They use what they’ve got, that’s how. Tough financial times don’t call for grand gestures, they call for meaningful ones. The one resource that every business has access to, no matter its size or sector, is customer data.
There’s no cost involved in generating this data; every invoice, delivery note and sales receipt produced as well as loyalty programmes in all their guises, inherently hold valuable customer information. However, it’s what businesses do with this data that matters. Simply leaving all this information untouched is a missed opportunity. Gathering it and mining it for insights into customer behaviour, though, empowers businesses to make more informed strategic decisions, increasing their competitive edge.
Despite the potential that data offers, there are challenges to accessing and using it correctly. The three most common roadblocks are disparate data sets that come from different departments in all corners of the organisation; company silos, where staff don’t, or can’t, openly share their data with other departments; and different – and sometimes incompatible – software systems across the business.
Overcoming these obstacles is as simple as implementing a cost-effective data dashboard. We like to call these powerful data tools ‘the single source of truth’, as they unite all data from across the company on a single, easy-to-use platform that is trusted by all staff and can be accessed at any time.
Data dashboards plug into companies’ existing business intelligence (BI) tools, reducing the need to further invest in costly systems. Some dashboard creators are even able to host these systems on their own servers or in the cloud. This reduces the reliance on BI products, and opens up even greater access to data dashboards beyond just those companies that can afford BI platforms.
Once a company has seen the wealth of potential that exists in the dashboard analytics system and committed to implementing one, the process is relatively straight forward.
The team creating the dashboard engages the company’s executive, unpacking the business strategy and assessing the data landscape (including the nature, source and structure of its data). Next a data hierarchy is designed, which informs the frequency with which the dashboard will update incoming data. Finally, all the income data streams are connected and homogenised according to a single identification system. The resulting dashboard is then installed, allowing everyone from the CEO to sales reps to access the data they need in real time, at any time.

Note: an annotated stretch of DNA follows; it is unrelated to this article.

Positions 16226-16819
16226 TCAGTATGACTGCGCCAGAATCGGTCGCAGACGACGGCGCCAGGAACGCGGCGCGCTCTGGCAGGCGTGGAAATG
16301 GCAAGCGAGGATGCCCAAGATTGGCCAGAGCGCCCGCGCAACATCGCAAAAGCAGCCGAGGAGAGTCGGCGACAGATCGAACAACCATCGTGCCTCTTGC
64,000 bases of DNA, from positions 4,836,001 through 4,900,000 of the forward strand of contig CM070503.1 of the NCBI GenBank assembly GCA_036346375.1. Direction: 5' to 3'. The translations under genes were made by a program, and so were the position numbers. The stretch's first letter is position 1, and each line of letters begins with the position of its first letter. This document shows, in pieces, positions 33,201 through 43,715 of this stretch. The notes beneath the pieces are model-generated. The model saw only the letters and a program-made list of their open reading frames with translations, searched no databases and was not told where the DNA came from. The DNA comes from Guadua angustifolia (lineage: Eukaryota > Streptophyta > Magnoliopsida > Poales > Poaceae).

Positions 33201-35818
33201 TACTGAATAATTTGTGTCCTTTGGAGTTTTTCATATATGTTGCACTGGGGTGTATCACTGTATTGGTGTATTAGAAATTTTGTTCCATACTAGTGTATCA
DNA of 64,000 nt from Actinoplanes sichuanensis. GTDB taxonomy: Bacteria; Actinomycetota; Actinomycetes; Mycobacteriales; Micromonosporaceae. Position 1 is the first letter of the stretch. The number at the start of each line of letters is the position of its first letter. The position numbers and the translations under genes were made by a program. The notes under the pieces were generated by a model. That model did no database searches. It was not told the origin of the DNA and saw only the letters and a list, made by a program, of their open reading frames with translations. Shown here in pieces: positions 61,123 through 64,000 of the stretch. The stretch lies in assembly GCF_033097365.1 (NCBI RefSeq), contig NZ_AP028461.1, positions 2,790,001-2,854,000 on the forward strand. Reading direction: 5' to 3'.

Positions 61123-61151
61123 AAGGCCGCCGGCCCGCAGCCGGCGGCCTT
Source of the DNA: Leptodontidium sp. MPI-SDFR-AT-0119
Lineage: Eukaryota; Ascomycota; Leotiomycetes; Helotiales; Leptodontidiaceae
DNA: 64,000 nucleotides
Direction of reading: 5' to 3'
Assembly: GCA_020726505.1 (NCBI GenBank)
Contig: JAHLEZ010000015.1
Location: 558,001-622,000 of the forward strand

At BMi Research we have been customising data dashboards to our retail and brand owner clients’ needs for several years. During this time we have consistently noted that dashboards allow companies to respond to issues much quicker than the normal two to three days it would take for information to filter from the floor to the right person.
For example, you could see if a store was running low on stock at a certain point (visible on the dashboard, but also highlighted through a ‘red alert’ automated email sent to the relevant employee) and immediately contact the merchandiser to get more stock in store. You could also see if you had too much stock in a particular region, and instantly notify clients of an imminent promotion to move excess stock.
In both situations, companies are able to quickly and efficiently respond to prevailing conditions and how these have manifested at store level. This allows brand owners to make better, more informed decisions, which at a strategic level could translate into identifying new ways to increase the basket size of existing customers through cross-sell opportunities, and identifying untapped markets and new opportunities for growth.
This is a potent tool for brand owners to have at their disposal, particularly during the peak seasonal shopping periods or around special occasions. In this way data dashboards deliver significant benefits, as actionable information is undeniably one of the greatest competitive advantages for businesses at this time.
From our years of experience it has become apparent that many South African brand owners, retailers and manufacturers have not yet realised the full potential of how their customer data may deliver value to their business. This is without doubt a situation that has to change, because data is more than just information; it is capital from which businesses can derive significant returns. And in this economic climate, that is a necessity.